Irrational Decision-making

"...76% of decisions by both men and women are made by our irrational brains..."
Fi Bendall as quoted by Clare Stewart, 2016

An example of this is Australian Financial System.

The Wallis Financial System Inquiry (1997) suggested that disclosure was the foundation of an efficient financial system. Disclosure includes announcing any conflicts of interest by advisors and would help customers make informed choices in their best interest. This assumes that the customers were financially literate and rational.

Since the Royal Commission into Banking, etc (2019) the heavy reliance on disclosure has been challenged. It is regarded as unnecessary complex and is not helping customers make sensible, rational decisions.

Some examples of irrational decision-making

- payment notification

"...repayments rose by 28%......after 24,000 credit card holders received a text message reminding them their bill was due. E-mail reminders had no effect..."

Australian Government-Westpac study as quoted by John Kehoe 2019

- disclosure can cause clients to feel social pressure to follow that advice

"...Clients can become concerned that declining to follow the advice would signal distrust in their adviser, with whom they have often formed a personal bond..."

Sunita Sah as quoted by John Kehoe 2019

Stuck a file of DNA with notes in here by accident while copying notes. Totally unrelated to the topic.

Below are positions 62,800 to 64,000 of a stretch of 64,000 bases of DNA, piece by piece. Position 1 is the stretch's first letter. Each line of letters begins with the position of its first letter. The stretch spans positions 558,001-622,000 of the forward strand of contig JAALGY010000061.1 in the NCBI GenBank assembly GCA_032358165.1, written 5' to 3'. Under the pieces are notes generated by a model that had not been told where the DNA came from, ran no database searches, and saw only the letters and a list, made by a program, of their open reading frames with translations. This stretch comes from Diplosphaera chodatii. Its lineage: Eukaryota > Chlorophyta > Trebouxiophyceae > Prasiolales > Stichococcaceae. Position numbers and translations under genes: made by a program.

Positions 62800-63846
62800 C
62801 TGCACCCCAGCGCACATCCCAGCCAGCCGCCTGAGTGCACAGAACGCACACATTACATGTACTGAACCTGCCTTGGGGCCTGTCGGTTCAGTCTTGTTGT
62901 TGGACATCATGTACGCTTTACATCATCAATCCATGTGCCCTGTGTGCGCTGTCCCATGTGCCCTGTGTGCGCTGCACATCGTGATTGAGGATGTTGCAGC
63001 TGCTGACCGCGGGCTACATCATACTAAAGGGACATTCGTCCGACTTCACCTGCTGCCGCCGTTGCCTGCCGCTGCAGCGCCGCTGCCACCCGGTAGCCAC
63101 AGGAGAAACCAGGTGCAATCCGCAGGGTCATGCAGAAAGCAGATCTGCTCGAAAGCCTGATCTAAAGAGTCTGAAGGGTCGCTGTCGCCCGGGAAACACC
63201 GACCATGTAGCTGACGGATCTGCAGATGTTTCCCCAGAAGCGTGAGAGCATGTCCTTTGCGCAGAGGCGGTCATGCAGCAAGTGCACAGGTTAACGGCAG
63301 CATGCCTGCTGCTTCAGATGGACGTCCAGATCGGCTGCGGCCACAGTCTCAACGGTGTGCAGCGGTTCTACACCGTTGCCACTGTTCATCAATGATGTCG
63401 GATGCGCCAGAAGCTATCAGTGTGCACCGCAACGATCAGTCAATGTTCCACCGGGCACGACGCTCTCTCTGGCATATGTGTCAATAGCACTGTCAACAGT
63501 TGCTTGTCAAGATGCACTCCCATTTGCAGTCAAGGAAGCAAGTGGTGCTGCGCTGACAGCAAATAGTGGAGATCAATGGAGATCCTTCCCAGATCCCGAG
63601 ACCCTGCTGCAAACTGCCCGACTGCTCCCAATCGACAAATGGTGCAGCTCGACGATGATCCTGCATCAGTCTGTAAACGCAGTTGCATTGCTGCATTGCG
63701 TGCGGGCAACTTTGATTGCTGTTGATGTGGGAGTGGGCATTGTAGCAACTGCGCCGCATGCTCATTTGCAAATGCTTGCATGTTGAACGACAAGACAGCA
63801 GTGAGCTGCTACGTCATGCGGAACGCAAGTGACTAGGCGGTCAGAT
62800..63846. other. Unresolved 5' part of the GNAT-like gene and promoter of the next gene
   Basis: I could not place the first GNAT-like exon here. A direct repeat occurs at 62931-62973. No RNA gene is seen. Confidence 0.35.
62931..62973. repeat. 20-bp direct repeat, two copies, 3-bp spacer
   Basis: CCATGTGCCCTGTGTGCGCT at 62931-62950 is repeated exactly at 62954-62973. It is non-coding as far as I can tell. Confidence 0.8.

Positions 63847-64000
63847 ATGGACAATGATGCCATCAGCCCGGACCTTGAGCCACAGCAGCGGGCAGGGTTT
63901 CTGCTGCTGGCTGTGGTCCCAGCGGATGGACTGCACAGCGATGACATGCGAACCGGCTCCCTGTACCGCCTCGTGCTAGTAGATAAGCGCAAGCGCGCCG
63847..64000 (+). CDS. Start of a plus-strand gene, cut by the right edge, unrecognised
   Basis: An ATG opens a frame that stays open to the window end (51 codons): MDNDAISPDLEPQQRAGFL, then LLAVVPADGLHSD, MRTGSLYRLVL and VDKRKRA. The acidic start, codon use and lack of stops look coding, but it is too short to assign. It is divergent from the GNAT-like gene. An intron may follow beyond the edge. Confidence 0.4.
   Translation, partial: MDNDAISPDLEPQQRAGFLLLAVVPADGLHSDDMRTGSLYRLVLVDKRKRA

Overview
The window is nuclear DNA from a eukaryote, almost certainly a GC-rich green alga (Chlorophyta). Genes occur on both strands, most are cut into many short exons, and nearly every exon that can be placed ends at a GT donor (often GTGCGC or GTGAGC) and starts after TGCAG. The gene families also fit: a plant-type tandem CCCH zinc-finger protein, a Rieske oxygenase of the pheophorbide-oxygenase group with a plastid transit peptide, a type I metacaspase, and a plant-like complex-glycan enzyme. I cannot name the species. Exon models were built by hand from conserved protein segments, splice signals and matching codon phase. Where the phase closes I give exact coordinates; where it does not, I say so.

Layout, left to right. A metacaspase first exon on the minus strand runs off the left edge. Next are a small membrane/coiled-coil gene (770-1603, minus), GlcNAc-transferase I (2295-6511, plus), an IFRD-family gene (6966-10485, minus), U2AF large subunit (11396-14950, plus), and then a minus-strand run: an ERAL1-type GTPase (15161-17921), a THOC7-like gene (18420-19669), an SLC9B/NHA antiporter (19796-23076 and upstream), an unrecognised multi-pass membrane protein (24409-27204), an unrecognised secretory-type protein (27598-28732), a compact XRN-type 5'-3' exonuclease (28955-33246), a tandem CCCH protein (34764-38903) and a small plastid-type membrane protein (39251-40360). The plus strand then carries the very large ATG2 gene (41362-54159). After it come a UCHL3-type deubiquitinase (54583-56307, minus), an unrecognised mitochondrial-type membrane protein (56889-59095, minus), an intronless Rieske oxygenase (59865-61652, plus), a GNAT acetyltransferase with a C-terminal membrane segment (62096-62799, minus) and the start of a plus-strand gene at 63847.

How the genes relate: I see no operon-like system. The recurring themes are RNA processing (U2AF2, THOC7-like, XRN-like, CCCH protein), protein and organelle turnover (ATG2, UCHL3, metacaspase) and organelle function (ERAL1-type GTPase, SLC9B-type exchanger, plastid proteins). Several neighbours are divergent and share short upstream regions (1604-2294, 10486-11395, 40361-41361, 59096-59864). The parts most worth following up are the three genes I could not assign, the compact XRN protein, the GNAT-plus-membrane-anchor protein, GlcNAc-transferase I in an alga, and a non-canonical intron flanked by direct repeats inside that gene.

- in some cases, disclosure

a) has increased trust in the provider's expertise, especially when customers are distracted by competing information or

b) made customers sceptical and therefore prone to reject even high-quality advice

"...when conflicted advisers gave bad advice and the conflict was disclosed, 81% of people still followed the advice..."

ASIC-Dutch regulator report as quoted by John Kehoe 2019

More examples of people making irrational decisions

"...only two in five Australians given a key fact sheet for insurance objectively selected the best product, with 60% picking sub optimal insurance. Two thirds of people were not able to locate all relevant investment fund fees and less than half could find all superannuation fund fees. Around 86% of local consumers assessed the quality of financial advice to be good, in contrast to 39% of the same advice being independently rated as poor......superannuation dashboards - intended to provide a simple snapshot summary of a super product on a fund's website - were found to be vulnerable to manipulation. Consumer choice can be manipulated by relabelling......asset allocation information used in diagrams..."

ASIC-Dutch regulator report s quoted by John Kehoe 2019

NB The hope is

"...Eliminating as many conflicts of interest are possible and aligning incentives for financial advisers and customers will help improve advice quality and protect customers..."

Sunita Sah as quoted by John Kehoe 2019

Another example of irrational decision-making is what happened in the COVID-19 pandemic (starting 2020) reinforces the concept that we are not rational decision-makers. For example, there is a rare side-effect from one of the vaccines (AstraZeneca) of blood clotting in the brain. Based on statistics from Australia, the chance of dying from this side-effect is one in 1 million. On the other hand, if you catch COVID-19 there is a much higher risk of dying. Thus any rational person would get vaccinated. Yet initially was a very slow vaccination uptake rate in Australia as people were nervous owing to the negative publicity on the blood clotting and the lack of availability of the alternative, ie Pfizer.


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